A reddish cloud of hydrogen gas surrounds a violent stellar cradle in a cloud known as Gum 41, observed here with a 2.2-meter telescope at La Silla Observatory, Chile. (ESO)
A reddish cloud of hydrogen gas surrounds a violent stellar cradle in a cloud known as Gum 41, observed here with a 2.2-meter telescope at La Silla Observatory, Chile. (ESO)

Chicken Nebula’s Beautiful, Violent Stellar Nursery

As on Earth, young stars in space can be a handful. Blustery spasms produce violent stellar winds, tantrums that carve bubbles and cavities into surrounding dust and gas. Belches of intense stellar radiation dump energy into those clouds, exciting atoms and causing them to glow. In the photo above, just released by the European Southern Observatory, a hydrogen gas cloud blasted by these unruly young stars is glowing red.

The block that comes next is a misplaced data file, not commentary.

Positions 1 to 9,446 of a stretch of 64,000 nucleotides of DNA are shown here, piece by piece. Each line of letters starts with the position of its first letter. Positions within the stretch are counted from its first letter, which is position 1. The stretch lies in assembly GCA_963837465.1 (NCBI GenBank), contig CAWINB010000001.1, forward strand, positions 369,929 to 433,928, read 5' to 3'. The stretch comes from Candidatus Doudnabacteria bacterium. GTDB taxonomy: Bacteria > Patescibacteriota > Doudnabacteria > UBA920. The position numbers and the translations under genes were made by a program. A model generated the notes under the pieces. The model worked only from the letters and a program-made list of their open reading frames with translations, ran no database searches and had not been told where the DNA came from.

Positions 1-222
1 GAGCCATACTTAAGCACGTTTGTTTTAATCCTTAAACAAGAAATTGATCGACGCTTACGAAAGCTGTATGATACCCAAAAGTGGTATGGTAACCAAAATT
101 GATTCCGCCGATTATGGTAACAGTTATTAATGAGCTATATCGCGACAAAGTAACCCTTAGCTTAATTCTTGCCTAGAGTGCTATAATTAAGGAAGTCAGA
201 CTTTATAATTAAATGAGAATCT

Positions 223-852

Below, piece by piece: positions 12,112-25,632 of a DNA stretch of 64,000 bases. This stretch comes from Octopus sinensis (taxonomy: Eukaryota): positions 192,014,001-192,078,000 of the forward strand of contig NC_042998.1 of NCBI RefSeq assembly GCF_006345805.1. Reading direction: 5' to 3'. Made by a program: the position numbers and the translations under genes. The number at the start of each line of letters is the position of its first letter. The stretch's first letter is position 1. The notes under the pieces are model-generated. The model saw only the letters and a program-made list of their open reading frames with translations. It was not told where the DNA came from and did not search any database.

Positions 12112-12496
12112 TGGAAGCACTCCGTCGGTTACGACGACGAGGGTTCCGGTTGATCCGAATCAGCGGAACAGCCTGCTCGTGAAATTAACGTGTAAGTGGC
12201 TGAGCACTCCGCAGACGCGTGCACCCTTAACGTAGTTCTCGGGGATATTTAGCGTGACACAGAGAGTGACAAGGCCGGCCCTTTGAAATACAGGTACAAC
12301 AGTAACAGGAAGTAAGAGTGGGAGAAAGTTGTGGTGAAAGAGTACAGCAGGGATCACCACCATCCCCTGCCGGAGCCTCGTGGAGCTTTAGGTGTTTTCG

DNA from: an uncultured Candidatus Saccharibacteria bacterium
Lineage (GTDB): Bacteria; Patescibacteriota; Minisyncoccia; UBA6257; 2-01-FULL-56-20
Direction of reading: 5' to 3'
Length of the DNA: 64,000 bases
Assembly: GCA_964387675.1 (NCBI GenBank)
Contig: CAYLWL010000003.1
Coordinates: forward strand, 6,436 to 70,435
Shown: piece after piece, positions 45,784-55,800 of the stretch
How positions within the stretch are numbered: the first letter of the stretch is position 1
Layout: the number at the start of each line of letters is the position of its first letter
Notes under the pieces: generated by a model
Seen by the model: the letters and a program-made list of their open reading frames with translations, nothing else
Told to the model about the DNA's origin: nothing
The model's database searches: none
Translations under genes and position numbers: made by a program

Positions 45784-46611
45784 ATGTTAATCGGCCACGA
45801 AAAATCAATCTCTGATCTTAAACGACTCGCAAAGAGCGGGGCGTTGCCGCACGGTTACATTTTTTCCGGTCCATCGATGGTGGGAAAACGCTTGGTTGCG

This stellar nursery lives 7,300 light-years away. It’s parked near the feet of what’s colloquially known as the Running Chicken Nebula — or, more formally, as the Lambda Centauri Nebula, which is visible in the southern constellation of Centaurus. The particular cloud above was catalogued in 1955 by Australian astronomer Colin Gum, which is why it bears the name Gum 41.